Sunday, April 23, 2017


Poetry can be fun.  I wrote this when I was living high as Mother of the Bride.  One of the best times in our lives, full of love and joy.

I would not suggest black lace –
always out of place.
Considering the clime
this is not the time to favor a frock of cut velvet –
you would just melt in it!
If this rain keeps up for twenty-one days
raincoats may be all the rage –
with matching canoes in pastel hues.
Silk never failles but linen does wrinkle.
Why not a jersey knit in a floral print
or back to the 80’s for a lady-like chintz?
Of course,
you must not wear white.
White is reserved for the bride
even if her dress is growing tight.
My Georgia RaeNell has always been a size four-
nothing less and nothing more!
Your options are endless.
The responsibility stupendous!
But since I already have my dress
I am beyond this couture stress.
At this point I’m just along for the ride.
Hugs and kisses,
The Mother of the Bride

Amy Holt Taylor 5-2009

Thursday, April 20, 2017


The saddest sight I have ever seen
because of one word -
The seed of hate
sealed the fate
many decades ago.

I won’t reveal the town’s name.
Actually, many places
have suffered the same,
of their own choosing,
in trying to shut others out
based on race and religion.

A river town
bustling with commerce.
Brick stores and spacious apartments.
Proud city, too proud.
The shiny storefront windows
were used for looking out,
keeping “them” from walking in.

The town looked successful.
A large library
and corners built up with churches.
Did the people go to hear the Word preached
or were their hearts beyond reach?
Was Sunday just a day to pass
their manners around,
among their stalwart like and kind?

They built the town –
monuments to business acumen
and to men.
They bled the town,
one drop at a time
as those who were kept out

A dying town
 bound together
by the growing measure
of verdant vines
dressed in false buds and trailing tendrils.
Buildings once standing tall,
standing now like ghostly corpses
looking for lost parts,
hope and promise long deceased.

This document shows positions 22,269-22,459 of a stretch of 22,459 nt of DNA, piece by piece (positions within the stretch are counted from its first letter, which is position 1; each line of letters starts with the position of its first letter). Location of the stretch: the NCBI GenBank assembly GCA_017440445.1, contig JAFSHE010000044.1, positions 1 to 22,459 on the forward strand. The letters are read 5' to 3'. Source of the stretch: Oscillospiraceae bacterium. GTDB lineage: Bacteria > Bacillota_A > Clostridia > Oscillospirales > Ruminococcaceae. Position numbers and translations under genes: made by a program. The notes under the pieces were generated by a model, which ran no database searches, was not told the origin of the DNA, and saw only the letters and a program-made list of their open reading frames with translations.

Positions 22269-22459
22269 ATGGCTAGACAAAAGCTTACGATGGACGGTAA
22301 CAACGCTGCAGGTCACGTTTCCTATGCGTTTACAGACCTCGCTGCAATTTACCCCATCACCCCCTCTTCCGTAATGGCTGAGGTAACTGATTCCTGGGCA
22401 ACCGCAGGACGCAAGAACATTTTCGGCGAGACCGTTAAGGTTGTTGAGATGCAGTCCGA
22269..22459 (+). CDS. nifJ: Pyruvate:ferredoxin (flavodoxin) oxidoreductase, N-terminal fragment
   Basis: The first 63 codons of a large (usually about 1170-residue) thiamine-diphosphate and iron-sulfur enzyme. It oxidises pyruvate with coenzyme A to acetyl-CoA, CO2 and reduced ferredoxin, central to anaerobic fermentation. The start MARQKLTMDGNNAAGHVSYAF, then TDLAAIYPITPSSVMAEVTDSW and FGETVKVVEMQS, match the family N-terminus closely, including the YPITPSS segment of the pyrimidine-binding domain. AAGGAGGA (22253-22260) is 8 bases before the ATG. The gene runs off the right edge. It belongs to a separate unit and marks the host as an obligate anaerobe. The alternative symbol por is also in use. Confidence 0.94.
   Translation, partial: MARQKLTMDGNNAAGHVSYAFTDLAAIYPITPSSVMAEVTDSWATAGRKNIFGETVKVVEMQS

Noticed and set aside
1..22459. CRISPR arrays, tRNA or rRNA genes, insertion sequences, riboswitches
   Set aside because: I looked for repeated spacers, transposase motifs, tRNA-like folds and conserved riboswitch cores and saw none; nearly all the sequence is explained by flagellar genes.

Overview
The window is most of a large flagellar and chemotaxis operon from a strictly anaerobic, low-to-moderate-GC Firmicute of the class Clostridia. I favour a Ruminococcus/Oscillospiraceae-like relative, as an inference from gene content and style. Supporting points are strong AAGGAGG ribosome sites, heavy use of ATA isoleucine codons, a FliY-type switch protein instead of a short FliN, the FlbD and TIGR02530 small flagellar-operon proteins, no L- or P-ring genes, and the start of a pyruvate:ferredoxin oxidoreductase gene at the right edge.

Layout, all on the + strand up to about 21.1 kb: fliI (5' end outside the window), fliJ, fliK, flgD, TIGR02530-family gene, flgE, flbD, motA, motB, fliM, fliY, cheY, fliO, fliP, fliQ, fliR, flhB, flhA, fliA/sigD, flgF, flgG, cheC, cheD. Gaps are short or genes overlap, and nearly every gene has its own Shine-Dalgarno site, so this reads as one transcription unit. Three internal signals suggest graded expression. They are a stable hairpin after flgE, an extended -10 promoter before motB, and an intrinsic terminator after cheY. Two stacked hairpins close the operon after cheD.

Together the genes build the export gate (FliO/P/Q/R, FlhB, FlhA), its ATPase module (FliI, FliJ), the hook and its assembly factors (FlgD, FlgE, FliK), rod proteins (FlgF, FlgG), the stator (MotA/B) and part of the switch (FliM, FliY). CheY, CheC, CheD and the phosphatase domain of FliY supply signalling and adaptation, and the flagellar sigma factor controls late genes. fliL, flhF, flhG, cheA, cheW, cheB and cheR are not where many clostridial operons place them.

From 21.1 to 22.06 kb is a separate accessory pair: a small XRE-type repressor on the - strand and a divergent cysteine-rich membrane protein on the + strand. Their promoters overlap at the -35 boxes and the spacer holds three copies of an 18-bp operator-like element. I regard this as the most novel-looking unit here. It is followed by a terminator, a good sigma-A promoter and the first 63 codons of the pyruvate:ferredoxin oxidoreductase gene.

Where does hate start?
I have seen the saddest sight-
a town that hate devoured.
Was there not just one who knew what was right?

Amy Holt Taylor September 2, 2011

Monday, April 10, 2017


As a trained English Major in fairly good standing with the National English Major Society created by Garrison Keillor, I consider it an honor and a necessity to share Poetry Month with anyone who will listen.  I hear your sighs and see rolling of eyes. I began writing poetry when I was twelve.  I am working on a book in progress, breathing poetry.  I wanted to put all my poems in a notebook so I could see them and have easy access.  I memorized my first poem in grade school, The Swing by Robert Louis Stevenson.   

I will catch a phrase in my head.  Walk into a grocery store.  Drive by the Daffodil Lady.  Think on a few lines.  Then find paper and pencil.  I often remember where I was when the idea was birthed. Sometimes I just sit down and start writing. The words and rhymes just happen.  And some of them take my breath away.

I am not perfect or published or the Nation's Poet Laureate.  I have read thousands of lines of poetry. I can walk into Robert Frost's home in Franconia, New Hampshire.  Go up the stairs to his simple room and stand at his desk, looking out the window at his view of the White Mountains and wonder.  What was on his other road?

Whatever my talent, I believe it is a gift.  God has wired my brain a certain way.  He is the creator. My talent is just sitting down to write.   And then He lets me breathe. 


Daffodil lady.
A handful, just a few
early season blooms
of yellow and green.

She stands on the corner
trying to catch the eye
of the person driving by.
She steps closer.

Look at me.
Don't you see
what I have to offer?
Flowers for just a dollar or two,
a way to brighten your day.
Dollars to pay my way
back home,
money to buy some food.

Daffodil lady
where do you belong?
With your bucket bouquet
have you paid your way?
Are all the flowers gone?

Amy Holt Taylor